Choosing the right contractor is important. In a large project there may be some subcontracting involved. You need to be able to get along with the contractor you choose and you need to be assured that they are reliable. There are a few questions that should be asked of the potential contractor to make sure that they will be right for the job.
Finding out the contractor’s business history is important because you need to determine if they are state licensed in your location. Ask how many years they have been in business and what business names they worked under. It is also beneficial to determine if they are paying their employees legally, offer workers compensation, and carry liability insurance. Some contractors are members of professional associations. You may even ask for references from the contractor on past projects that are similar to yours. It is also a good idea to demine if the contractor has ever filed for bankruptcy or if they have been sued in the past.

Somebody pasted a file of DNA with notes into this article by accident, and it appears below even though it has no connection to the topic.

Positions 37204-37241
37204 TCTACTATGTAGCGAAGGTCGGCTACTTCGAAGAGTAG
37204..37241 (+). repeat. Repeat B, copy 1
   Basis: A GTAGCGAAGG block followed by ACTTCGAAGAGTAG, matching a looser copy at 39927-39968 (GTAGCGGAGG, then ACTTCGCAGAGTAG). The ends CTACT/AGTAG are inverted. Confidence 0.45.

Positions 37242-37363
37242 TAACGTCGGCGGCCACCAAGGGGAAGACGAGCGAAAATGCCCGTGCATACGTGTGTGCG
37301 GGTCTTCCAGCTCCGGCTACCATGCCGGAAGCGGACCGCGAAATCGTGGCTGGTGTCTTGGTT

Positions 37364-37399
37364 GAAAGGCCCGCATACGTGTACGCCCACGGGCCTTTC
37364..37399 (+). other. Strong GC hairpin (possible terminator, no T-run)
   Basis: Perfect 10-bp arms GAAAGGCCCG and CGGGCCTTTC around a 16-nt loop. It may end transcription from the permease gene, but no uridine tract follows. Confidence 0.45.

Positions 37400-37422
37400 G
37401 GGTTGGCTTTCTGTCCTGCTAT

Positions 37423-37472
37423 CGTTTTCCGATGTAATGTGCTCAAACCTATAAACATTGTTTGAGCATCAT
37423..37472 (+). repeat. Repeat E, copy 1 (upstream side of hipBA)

Many projects will take longer than there finish date and go over budget. You should find out before you begin the project what their start date will be and when they plan on finishing. The written agreement will need to include start and finish dates, timetable of tasks, and a list of materials. Make sure you discuss how they handle problems that arise and how it will affect the timeline and budget. Even though you have a written agreement it is a good idea to check in from time to time to make sure everything is getting accomplished. Also find out the best way to get ahold of the contractor and come up with a communication plan.
The Bottom Line
Asking for an estimate is second nature when hiring a contractor but it is important to look closely at each one. Look at each fee to determine if it is necessary and make sure it is not overpriced. Estimates that are low may not always be a good thing. Contractors may be able to charge less because they quickly finish a project without making sure it is done right. Also determine how the price will be affected if problems arise during the project.
Get it in Writing
Everything that is discussed should go in a written contract. Start and finish dates need to be figured out from the start to fix any surprises without losing too much time on the project. Make sure they have factored in all of the equipment needed on the estimate such as shingles, lumber, roof equipment supports, electrical fixtures, and anything else depending on the project. You can even contact a lawyer to write a contract that will have everything included in case there are any legal problems.
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